Locke's relations and God's good pleasure

Abstract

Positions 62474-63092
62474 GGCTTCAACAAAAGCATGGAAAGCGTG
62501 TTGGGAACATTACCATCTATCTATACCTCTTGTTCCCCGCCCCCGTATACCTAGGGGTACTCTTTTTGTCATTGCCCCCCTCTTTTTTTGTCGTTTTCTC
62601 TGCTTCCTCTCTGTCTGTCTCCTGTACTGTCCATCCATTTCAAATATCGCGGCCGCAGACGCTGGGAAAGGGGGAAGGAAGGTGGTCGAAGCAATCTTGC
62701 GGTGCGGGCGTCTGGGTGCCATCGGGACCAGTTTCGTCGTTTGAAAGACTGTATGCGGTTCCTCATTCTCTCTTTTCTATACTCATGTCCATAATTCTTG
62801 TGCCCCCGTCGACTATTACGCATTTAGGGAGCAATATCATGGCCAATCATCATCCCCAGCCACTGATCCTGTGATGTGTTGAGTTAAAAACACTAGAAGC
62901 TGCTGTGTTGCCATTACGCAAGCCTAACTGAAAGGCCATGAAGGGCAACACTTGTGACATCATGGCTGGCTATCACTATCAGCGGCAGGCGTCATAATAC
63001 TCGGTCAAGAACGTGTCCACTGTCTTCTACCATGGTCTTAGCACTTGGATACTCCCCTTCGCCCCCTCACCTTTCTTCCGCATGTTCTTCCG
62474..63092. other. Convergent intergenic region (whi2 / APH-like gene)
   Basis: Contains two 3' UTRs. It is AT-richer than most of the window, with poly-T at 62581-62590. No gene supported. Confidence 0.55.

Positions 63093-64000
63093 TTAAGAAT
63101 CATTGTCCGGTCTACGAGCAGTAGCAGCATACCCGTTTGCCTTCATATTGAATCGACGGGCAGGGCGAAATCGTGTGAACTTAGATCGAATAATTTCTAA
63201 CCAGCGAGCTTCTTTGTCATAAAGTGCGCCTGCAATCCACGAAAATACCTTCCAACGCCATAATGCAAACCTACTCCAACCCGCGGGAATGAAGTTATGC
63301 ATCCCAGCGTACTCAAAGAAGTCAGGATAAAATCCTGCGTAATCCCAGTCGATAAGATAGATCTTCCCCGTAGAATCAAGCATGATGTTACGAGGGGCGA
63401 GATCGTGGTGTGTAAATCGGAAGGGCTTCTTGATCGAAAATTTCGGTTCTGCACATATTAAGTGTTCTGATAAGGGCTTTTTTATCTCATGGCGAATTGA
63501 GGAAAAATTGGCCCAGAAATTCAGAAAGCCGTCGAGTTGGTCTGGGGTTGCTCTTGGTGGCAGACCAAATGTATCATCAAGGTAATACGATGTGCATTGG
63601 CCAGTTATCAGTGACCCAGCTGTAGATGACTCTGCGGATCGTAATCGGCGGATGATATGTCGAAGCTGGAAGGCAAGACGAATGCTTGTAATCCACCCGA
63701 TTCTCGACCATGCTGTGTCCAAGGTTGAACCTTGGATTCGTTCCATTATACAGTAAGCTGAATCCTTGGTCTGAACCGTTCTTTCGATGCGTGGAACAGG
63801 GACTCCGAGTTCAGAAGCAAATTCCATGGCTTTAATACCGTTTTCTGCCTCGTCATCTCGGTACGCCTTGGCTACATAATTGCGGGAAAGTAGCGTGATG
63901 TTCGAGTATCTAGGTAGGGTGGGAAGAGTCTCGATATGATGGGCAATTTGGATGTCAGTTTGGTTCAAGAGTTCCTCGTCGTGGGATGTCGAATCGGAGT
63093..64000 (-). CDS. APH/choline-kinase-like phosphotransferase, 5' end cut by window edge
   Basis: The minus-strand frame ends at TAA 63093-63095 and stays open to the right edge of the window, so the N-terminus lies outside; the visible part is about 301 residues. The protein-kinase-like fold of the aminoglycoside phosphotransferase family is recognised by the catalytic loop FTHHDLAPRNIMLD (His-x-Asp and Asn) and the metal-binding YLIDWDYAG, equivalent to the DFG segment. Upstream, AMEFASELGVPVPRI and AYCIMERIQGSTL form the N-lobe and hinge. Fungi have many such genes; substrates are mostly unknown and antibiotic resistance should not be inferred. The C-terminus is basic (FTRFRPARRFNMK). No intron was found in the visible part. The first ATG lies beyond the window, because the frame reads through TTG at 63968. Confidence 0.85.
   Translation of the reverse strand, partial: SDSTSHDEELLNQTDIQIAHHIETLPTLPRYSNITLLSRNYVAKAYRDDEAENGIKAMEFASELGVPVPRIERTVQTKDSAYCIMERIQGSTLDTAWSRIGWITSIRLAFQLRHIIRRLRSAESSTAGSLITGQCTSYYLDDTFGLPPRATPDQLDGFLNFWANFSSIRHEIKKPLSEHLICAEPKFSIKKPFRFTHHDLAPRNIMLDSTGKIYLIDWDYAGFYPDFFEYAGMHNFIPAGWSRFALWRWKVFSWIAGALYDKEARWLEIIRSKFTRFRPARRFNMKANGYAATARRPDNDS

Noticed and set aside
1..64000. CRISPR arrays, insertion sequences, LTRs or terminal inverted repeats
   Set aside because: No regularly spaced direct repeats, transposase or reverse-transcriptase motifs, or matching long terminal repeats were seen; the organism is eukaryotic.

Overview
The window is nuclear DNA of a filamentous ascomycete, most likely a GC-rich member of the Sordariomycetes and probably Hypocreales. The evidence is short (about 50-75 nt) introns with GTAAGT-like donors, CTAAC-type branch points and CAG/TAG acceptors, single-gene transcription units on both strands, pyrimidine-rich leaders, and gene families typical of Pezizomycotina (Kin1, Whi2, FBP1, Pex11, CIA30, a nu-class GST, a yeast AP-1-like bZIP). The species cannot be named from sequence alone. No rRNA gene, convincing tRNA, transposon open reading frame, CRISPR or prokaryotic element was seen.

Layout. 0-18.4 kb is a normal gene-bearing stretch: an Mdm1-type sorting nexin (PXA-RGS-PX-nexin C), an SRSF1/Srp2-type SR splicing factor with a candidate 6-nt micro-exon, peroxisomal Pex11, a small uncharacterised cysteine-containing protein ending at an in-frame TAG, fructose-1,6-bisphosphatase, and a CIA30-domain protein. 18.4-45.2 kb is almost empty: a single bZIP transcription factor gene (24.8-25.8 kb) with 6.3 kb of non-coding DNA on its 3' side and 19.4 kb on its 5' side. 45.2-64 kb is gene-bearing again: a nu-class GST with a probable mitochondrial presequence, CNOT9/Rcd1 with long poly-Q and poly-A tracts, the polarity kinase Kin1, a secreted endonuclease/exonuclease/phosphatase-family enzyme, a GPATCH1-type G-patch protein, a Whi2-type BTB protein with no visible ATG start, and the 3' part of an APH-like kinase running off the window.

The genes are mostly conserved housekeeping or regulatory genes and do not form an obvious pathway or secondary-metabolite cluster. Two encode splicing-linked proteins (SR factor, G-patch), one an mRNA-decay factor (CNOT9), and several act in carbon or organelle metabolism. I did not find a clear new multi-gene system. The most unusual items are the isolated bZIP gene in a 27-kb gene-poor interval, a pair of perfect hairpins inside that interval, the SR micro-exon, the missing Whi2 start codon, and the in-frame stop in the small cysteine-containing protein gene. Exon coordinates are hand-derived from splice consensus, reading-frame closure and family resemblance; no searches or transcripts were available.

Did God give things 'accidental powers not rooted in their natures', powers not rooted in intrinsic properties? For Leibniz, no. For Locke, the answer is disputed. On a voluntarist reading, yes, secondary and tertiary qualities are superadded (Margaret Wilson). On a mechanist reading, no, as for Leibniz (Michael Ayers). Since Locke viewed these qualities as relational, his view of relations ought to bear on the dispute. Locke said relation is 'not contained in the real existence of things'. Bennett says Locke means relations are reducible (as Leibniz thought), which supports the mechanist reading. Bennett is mistaken: Locke means relations are irreducible, in harmony with his voluntarism
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